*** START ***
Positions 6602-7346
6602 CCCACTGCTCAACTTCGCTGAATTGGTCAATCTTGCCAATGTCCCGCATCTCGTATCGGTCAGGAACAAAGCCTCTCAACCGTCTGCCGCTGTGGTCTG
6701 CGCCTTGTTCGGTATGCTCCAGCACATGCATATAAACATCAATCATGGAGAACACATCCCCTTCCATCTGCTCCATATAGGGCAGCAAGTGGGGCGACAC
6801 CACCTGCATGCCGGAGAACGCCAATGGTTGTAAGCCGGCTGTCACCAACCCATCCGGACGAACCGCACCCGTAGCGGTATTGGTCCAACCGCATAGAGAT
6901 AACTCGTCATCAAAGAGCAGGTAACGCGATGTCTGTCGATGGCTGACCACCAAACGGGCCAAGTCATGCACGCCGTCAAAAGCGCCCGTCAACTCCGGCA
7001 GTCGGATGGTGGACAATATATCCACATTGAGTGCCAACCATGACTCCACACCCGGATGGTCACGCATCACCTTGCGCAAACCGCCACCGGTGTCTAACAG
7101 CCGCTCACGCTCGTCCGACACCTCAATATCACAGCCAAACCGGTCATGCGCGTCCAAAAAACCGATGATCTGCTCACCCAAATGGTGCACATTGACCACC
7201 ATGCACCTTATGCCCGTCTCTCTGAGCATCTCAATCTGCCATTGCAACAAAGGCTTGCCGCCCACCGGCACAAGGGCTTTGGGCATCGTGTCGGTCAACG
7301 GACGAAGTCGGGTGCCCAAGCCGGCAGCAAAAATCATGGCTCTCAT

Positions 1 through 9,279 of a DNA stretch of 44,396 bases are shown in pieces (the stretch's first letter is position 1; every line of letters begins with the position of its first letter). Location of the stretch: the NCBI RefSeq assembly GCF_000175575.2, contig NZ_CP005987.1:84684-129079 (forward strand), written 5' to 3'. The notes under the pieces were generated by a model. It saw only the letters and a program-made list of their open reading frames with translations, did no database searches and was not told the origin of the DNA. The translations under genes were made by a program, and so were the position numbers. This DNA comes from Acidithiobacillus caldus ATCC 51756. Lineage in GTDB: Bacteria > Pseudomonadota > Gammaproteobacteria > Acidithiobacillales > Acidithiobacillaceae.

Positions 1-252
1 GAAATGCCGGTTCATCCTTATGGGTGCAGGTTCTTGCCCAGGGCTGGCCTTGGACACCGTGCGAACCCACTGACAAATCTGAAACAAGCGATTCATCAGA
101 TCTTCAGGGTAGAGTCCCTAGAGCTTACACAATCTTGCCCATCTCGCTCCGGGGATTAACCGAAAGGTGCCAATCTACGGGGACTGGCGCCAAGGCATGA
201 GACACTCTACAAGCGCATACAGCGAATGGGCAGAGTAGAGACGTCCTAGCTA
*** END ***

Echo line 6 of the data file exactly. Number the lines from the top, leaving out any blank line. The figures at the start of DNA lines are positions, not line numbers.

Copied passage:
7001 GTCGGATGGTGGACAATATATCCACATTGAGTGCCAACCATGACTCCACACCCGGATGGTCACGCATCACCTTGCGCAAACCGCCACCGGTGTCTAACAG